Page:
4) This just doesn’t make sense. So why did so many people get letters and phone calls supporting it?
I do not understand why so much money was sunk into campaigning for an article that I think will hurt this town. It makes no sense. If you want to help residents pay their bills, that money would seem much more useful in creating a fund to assist residents & help directly. I’m especially confused since Selectman Colarusso’s last campaign to cut water fees led to such a painful and negative outcome with our Water and Sewer board. That entire experience seemed really negative for the people of Stoneham, with unexpectedly huge bills taking people who plan carefully by surprise. I have not heard any discussion about why the outcome would be different this time.

Every single board in town (Finance Committee, School Committee & the other four selectmen) have taken votes recommending against this article. Across the 22 members on those resident board and committees, only one voted in favor of this article: Selectman Colarusso. Given that lack of widespread local support, I find it hard to believe that Stonehamites are making political donations to support a campaign to spend our reserves. If they are, let me recommend that a fund to help folks pay for their bills would be way more effective in supporting their neighbors.


So please, come tomorrow to Town Hall. Ask your questions. Read the materials. And come vote!!


In trying to be ready for this, I made a Freedom of Information act request for data on both the Trash Fund and Water and Sewer fund. There wasn’t as much information as I hoped, and it is a bit hard to understand, but here’s what was provided to me.

You can see all the documents I’ve been using in this Google Drive folder.

Hi Brenda,

The Town Accountant Dave Castellarin doesn’t have balances for the water & sewer enterprise funds. From what the Budget Analyst said to me it’s like taking a snapshot of a point in time and it wouldn’t be giving you a true balance. The Town Accountant told me that it’s something he calculates at the end of the year. I did ask them if they could write something up to explain it to you and hopefully they will get that done.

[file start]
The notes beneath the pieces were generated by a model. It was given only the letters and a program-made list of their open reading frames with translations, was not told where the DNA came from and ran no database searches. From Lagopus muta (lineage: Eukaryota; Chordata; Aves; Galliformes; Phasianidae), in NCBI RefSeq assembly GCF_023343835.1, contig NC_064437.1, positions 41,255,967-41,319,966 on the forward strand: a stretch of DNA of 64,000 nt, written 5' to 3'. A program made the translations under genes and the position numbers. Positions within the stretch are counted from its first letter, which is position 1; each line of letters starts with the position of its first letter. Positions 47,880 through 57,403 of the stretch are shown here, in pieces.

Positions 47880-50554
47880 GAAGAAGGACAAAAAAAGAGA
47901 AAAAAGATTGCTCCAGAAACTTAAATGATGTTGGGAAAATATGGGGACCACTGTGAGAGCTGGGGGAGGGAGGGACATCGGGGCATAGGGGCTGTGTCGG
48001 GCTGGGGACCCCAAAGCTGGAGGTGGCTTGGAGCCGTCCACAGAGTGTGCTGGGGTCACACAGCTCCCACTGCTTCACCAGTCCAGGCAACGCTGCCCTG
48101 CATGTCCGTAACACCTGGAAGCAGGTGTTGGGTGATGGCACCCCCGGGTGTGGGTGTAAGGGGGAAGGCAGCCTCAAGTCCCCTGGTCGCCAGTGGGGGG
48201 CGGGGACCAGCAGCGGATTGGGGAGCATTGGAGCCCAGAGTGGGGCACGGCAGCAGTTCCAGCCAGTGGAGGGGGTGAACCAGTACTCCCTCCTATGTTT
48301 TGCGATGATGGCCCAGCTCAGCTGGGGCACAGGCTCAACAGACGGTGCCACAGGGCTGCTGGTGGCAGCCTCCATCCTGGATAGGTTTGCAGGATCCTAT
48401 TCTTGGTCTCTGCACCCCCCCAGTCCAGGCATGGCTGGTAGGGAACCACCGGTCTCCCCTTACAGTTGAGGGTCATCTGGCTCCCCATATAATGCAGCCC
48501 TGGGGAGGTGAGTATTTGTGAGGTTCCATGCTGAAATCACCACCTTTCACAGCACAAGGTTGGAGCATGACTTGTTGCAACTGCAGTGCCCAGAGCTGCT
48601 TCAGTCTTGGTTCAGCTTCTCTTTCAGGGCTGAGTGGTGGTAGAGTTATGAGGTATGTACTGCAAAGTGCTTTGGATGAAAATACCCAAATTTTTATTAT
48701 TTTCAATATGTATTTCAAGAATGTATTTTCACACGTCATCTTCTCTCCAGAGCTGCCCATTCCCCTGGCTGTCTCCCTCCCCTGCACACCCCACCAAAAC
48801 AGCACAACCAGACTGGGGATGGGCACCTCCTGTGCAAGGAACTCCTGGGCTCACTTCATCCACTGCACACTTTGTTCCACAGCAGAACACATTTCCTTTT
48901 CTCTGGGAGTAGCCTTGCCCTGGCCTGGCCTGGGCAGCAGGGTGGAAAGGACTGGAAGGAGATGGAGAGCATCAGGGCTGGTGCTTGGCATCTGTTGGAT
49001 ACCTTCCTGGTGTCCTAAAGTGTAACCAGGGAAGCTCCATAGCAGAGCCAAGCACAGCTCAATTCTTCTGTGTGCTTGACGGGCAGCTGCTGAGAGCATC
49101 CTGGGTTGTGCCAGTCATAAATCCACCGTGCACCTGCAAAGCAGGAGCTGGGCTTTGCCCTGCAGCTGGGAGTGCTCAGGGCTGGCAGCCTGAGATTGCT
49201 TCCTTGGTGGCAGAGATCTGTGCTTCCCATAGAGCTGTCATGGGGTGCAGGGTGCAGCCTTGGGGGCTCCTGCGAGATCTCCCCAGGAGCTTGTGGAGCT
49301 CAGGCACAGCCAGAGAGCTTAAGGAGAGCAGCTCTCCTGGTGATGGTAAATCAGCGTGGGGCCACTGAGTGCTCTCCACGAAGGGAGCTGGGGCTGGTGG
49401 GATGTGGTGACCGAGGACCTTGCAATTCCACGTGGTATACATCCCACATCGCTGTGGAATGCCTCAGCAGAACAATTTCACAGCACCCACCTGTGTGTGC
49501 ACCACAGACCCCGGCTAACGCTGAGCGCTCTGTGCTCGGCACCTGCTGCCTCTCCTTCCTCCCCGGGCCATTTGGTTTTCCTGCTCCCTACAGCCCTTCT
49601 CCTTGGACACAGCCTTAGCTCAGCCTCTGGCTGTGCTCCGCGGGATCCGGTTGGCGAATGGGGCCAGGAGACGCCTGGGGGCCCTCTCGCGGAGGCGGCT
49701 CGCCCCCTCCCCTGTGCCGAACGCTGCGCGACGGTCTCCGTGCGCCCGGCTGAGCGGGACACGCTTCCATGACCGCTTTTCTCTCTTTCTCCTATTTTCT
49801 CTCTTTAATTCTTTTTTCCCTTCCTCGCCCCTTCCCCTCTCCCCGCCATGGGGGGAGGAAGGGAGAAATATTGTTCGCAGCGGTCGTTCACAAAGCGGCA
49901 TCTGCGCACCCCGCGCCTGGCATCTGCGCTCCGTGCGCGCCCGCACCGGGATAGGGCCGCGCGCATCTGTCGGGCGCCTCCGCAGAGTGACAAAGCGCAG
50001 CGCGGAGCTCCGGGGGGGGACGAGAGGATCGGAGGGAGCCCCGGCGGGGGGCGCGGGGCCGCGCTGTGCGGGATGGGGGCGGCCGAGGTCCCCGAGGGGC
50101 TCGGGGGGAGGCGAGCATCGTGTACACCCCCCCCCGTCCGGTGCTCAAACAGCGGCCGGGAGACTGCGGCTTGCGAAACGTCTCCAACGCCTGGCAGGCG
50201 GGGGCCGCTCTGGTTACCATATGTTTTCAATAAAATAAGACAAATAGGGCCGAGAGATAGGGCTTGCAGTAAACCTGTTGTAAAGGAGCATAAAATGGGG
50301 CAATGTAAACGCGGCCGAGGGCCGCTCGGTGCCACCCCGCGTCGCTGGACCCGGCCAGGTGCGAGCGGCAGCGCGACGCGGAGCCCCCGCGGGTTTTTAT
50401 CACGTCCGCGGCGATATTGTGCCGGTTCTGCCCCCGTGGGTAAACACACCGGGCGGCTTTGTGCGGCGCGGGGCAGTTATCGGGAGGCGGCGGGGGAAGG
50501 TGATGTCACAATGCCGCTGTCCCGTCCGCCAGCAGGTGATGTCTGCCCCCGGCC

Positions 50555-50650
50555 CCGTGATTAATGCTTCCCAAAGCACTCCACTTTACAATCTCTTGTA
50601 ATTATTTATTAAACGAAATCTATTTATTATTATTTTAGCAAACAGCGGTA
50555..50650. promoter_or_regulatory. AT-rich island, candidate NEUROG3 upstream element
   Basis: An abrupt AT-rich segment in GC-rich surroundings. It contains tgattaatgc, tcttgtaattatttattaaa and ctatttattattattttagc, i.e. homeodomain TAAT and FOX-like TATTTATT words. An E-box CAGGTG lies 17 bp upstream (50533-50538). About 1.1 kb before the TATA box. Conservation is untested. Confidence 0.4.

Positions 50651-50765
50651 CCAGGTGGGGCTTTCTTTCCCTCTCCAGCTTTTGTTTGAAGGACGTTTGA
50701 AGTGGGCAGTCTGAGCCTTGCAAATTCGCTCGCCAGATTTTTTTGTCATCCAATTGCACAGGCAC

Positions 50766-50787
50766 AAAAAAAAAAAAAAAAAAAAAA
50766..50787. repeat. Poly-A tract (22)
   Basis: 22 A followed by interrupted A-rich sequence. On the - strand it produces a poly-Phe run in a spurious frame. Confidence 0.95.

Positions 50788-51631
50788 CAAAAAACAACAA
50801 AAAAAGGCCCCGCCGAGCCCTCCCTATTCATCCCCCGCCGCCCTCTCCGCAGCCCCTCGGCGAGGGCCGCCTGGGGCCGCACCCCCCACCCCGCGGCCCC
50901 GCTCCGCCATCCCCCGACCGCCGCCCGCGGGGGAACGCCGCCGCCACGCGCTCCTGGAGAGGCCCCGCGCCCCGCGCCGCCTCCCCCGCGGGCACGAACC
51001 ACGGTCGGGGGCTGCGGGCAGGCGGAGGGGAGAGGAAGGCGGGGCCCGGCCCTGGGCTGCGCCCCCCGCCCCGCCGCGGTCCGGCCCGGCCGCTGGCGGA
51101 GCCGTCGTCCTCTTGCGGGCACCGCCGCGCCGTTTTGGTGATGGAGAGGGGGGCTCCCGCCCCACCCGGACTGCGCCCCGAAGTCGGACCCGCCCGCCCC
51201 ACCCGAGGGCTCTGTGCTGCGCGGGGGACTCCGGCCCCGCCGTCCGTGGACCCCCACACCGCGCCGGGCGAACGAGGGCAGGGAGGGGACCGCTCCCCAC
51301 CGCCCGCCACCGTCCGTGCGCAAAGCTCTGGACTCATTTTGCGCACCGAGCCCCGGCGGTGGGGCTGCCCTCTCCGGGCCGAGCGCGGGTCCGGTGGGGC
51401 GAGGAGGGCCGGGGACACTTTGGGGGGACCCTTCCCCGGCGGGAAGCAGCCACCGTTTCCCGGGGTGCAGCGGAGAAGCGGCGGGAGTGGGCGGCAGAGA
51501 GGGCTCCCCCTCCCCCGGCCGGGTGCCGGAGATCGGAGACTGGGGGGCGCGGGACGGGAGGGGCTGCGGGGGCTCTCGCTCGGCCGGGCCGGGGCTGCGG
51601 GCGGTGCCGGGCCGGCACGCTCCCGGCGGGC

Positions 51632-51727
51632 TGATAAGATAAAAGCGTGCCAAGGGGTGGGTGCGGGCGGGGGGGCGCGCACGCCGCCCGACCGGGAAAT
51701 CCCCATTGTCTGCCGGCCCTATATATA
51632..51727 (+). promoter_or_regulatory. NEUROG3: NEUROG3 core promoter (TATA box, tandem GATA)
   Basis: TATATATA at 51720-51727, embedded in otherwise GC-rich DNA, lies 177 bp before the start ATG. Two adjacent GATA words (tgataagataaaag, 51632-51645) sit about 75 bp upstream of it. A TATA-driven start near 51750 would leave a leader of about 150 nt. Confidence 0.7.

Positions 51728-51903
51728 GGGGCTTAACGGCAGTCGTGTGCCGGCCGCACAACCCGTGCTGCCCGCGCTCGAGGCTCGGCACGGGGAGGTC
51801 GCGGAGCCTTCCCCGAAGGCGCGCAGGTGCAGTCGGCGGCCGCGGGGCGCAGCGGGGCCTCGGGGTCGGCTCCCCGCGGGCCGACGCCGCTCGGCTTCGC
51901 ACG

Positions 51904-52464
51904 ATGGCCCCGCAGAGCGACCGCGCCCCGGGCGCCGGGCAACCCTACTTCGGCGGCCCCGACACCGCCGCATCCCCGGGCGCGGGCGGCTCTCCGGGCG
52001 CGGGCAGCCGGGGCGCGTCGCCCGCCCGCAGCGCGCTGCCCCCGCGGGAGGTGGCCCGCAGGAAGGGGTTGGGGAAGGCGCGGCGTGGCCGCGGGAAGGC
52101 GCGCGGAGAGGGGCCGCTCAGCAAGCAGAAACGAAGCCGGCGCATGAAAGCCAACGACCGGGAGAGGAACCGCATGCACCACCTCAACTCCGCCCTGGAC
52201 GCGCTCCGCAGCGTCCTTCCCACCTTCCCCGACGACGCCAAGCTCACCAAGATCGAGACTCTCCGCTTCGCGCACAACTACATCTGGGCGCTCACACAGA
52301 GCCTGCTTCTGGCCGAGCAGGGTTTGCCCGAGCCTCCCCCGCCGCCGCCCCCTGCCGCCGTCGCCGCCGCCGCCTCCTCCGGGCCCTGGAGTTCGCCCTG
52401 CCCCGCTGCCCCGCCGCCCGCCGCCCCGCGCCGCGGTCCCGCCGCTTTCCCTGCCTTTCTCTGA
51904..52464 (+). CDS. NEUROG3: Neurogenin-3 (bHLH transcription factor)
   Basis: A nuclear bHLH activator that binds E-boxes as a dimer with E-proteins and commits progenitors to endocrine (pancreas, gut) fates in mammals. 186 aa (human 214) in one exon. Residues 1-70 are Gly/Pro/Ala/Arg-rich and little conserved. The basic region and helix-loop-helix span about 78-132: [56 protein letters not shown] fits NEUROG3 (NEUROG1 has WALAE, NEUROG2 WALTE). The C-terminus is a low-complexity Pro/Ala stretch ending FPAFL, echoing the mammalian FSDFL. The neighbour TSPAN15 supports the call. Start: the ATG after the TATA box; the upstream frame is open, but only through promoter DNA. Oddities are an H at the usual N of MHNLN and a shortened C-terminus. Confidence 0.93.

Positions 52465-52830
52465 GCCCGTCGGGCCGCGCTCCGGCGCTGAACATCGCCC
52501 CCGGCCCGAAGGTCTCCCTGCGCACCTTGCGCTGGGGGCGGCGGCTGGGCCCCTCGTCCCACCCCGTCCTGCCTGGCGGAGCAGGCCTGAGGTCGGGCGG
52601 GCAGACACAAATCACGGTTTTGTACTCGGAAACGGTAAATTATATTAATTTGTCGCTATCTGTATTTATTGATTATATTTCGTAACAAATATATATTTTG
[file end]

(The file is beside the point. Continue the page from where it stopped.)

The first two attachments are the worksheets that the Town Accountant had shown the Board of Selectmen at their March 6th meeting. He also used them at the meeting the Water & Sewer Review Board held when they recommended the increase. He doesn’t have anything with projected balances for the water and sewer enterprise funds and it sounded like he wasn’t comfortable creating that. The Budget Analyst Al Rego emailed the trash balance to me this morning:

As of today, April 30th, the current balance of the trash fund is $144,861.86.

He also forwarded a spreadsheet which he said showed the impact of Article 22 to the free cash. Not sure if that was the type of impact you were looking for but it’s attached as copy of book 1.

I asked the Selectmen, Finance Board and School Committee if any presentations were done for them and the answer from all three boards was no. I have attached minutes that the School Committee gave me because they discussed it at their meeting in early April.

I will point out to you because I’m not sure if it’s been mentioned publicly that Town Meeting does not have the authority to grant a “Trash Fee Holiday”. This article would possibly pay 1.1 million for trash from free cash but it would not do away with the trash fee. The trash fee is by the vote of the Board of Selectmen. They are the only ones who can put it in place, take it away or change the amount raised.

Hopefully what I have sent will be helpful. If you have questions on what you are looking at you can try reaching out to the Town Accountant Dave Castellarin at dcastellarin@stoneham-ma.gov or Budget Analyst Al Rego arego@stoneham-ma.gov . The telephone number for accounting is 781.279.2690.

Let me know if you need anything else.

Maria

Stoneham Election April 3, 2018 follow up – what I meant by “bankrupt”

In my post on my choices for the upcoming 2018 election (which you can read here) I said the following:

More seriously, she [Caroline Colarusso] has bankrupted our water and sewer system to the point where all our rainy day funds are gone, and you will see a 29% increase in your next bill. That’s an average of $75 a quarter this coming year PLUS we have no money in the rainy day fund now. Caroline led the charge, sending out flyers for the Water and Sewer policy that ran through the savings we’d put aside. She wants to bankrupt our trash system in the same way. (Mark your calendars for the Town Hall Meeting Monday, May 7, where we need to show up and fight this fiscally irresponsible plan.)